Find hallowed 12th Street favorites like Murry and Paul’s for diner-style breakfast and San Antonio Bar and Grill for Mexican cuisine or head to newer spots like Busboys and Poets. With expanding dining options, you can find an eclectic mix of restaurants to meet your cravings for Indian, Vietnamese and other worldly cuisine as well as American classics. Visit:

Brookland’s Finest serves comfort food with a regional twist such as their Chesapeake Bay shrimp and grits and Baltimore-style pit beef sandwiches. A local brunch hotspot, the menu includes seasonally inspired specialty dishes and is open to diners of all ages.

This restaurant serves authentic Ethiopian dishes for breakfast, lunch and dinner. It also features a traditional coffee service in which raw beans are roasted on the spot.

This all-day taco and coffee café inside the Bike Rack bike shop offers mostly vegetarian tacos with ingredients such as smoked tofu, poached eggs and pureed sweet potatoes.

Italian for “thank goodness,” Menomalé’s wood-fired ovens cook authentic Neapolitan pies, charred on the bottom and with a uniquely textured bubbly crust.Certified by the True Neapolitan Pizza Association in Naples, the menu features ingredients from the Campania region of Italy.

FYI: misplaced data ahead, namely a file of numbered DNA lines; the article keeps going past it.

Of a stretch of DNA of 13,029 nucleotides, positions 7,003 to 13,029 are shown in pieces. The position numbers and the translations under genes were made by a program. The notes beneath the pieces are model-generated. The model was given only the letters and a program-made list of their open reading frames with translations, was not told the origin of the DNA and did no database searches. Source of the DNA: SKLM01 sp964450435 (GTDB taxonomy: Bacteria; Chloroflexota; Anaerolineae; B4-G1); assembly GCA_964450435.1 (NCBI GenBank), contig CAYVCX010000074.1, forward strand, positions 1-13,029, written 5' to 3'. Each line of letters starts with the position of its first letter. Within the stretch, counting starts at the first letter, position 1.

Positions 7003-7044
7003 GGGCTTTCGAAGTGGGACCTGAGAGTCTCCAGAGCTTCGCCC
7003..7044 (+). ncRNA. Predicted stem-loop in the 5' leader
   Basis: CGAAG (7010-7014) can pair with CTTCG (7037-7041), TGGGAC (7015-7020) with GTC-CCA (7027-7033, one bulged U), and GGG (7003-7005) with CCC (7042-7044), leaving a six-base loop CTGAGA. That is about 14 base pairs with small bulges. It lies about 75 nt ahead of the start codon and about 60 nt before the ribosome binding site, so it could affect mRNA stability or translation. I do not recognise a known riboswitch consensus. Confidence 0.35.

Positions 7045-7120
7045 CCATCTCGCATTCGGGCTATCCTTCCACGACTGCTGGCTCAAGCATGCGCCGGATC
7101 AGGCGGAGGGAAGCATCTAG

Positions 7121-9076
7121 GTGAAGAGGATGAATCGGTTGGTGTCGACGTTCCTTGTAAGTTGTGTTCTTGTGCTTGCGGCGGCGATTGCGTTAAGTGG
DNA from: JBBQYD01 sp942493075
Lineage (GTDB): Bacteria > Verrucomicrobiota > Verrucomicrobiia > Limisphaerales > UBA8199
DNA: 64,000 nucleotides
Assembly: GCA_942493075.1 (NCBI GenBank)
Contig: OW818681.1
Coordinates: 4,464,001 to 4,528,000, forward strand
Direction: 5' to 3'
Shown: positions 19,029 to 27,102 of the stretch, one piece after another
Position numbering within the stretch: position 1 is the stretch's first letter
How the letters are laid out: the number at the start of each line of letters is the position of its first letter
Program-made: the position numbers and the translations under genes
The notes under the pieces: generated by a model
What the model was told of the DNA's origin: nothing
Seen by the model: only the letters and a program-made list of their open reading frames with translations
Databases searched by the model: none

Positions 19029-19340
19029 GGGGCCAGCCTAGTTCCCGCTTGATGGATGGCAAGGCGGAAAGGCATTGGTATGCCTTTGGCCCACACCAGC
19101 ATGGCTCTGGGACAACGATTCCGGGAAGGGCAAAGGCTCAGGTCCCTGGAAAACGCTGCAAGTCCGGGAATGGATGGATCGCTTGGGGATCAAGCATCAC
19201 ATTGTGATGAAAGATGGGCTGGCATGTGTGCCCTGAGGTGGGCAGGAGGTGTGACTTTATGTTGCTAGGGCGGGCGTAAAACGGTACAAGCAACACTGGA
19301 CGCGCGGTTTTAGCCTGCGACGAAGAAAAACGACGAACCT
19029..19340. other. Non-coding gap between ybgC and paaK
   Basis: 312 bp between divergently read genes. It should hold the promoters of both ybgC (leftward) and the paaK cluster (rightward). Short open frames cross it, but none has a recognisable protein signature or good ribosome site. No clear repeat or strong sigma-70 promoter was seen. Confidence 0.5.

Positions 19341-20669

Monroe Street Market

The brick-paved paths of Brookland's Monroe Street Market will lead visitors to a collection of local art studios and galleries for handmade and unique crafts as well as the area's growing number of dining options. (Logan Werlinger/GW Today)

How to Get There:

From Foggy Bottom

  • Metro: From the Farragut North Metro Station take the Red line toward Glenmont to arrive at the Brookland-CUA stop.

Or from the Foggy Bottom-GWU station take the Orange line toward New Carrolton or the Silver line toward Largo Town Center and transfer to the Red line toward Glenmont at Metro Center to arrive at the Brookland-CUA stop.